Asgard Caucasians

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When adding a new family member, especially a guardian breed, choosing the right breeder is critical.  Your relationship with your breeder should go far beyond the purchase of your puppy.  Do your own research on perspective breeders and do not hesitate to interview them, just as they would interview you for ownership.  Call them and speak to them in person!  Do not rely on internet gossip as it is general festered by lesser, discontented breeders and their cohorts.

This BREEDER COMPARISON MATRIX is an excellent example of how to choose the right breeder.  As rare breeds grow in popularity, so do "backyard" breeders and others of the sort.  Make sure your puppy is from a reputable source.

Expect your relationship with a breeder to last longer than 10 years.  Your breeder should be available for support, regardless of time gone by or age of puppy.  Your breeder should provide a commitment clause in your purchase contract, as well as a health guarantee.


When contacting a breeder, do not hesitate to ask important questions. 

A reputable breeder will ask questions of you!

Can I come visit your kennel in person or can I meet some of your dogs?

How many litters do you have a year?

How many litters do you have at a time?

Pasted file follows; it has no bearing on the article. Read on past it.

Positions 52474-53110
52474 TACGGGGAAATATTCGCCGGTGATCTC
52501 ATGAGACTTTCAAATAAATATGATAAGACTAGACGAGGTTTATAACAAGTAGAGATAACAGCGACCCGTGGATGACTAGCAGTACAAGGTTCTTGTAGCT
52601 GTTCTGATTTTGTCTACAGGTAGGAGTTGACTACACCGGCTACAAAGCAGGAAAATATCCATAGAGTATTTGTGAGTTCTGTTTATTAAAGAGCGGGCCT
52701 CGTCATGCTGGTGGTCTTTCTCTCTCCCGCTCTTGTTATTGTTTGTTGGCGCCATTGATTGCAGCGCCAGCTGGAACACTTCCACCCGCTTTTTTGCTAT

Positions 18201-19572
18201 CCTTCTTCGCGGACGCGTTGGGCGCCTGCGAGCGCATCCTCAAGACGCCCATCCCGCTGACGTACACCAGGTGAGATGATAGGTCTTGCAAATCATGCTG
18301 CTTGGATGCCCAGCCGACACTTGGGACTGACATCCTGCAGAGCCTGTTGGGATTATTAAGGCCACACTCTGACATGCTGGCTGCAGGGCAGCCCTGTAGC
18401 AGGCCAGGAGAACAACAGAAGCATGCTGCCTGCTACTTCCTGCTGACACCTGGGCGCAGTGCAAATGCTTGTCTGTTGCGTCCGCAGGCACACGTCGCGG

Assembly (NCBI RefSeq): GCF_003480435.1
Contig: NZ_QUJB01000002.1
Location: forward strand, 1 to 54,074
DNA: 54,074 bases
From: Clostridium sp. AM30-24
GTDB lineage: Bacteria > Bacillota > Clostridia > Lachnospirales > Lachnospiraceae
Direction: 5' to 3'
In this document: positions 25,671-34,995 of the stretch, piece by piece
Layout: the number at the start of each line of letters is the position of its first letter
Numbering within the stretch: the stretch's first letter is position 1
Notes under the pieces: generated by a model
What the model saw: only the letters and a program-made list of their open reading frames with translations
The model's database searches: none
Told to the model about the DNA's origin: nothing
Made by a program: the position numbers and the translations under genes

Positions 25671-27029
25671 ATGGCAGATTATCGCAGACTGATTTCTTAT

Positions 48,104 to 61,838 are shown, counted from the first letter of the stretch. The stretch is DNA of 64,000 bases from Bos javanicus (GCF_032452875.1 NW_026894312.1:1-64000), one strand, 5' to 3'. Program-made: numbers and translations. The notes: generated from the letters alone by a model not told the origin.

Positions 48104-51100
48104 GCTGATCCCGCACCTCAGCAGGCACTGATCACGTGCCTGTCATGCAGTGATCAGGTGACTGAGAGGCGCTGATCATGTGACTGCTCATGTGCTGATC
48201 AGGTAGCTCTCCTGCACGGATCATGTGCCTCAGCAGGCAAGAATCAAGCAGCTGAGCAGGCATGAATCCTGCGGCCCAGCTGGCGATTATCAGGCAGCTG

What is your profession other than breeding?

Do you have a kennel license?

Do you provide a health/spay/neuter guarantee?

Are your dogs temperament tested and certified?

Can I contact other owners that have purchased from you?

Do you have a vet reference?

Do you provide your own vaccinations?

Where do you advertise?

If I have a change in life, will you accept the puppy/dog back?

Where did your breeding dogs come from?

Why did you decide to go into breeding?

How long have you been breeding?

How many different breeds do you have?

What training methods do you suggest?

Will my puppy come with a microchip?

Do you have a Facebook page or website?

Red flags for unethical breeders are those that immediately discredit or speak poorly of other breeders.  If you contact a breeder for discussion prior to purchasing a puppy and they immediately inform you of the breeding practices of other kennels or provide "gossip" against other breeders - you may want to question their integrity.  A reputable breeder is more concerned with the goings on in their own kennel rather than trying to tarnish or dissuade  you from contacting others.  If you receive a negative reference against a competitive breeder - follow up on it!  Contact that breeder and find out the validity of the information.  Chances are, there is a true story behind it!

Social media is also an excellent resource to gain insight on a particular breeder.  Join forums on Facebook or follow them on Twitter.  Do not hesitate to friend others with the breed and asks them questions regarding the breed and the challenges they may have faced.  Beware of groups that target specific individuals.  Hate groups are shameful and are usually comprised of rejected applicants.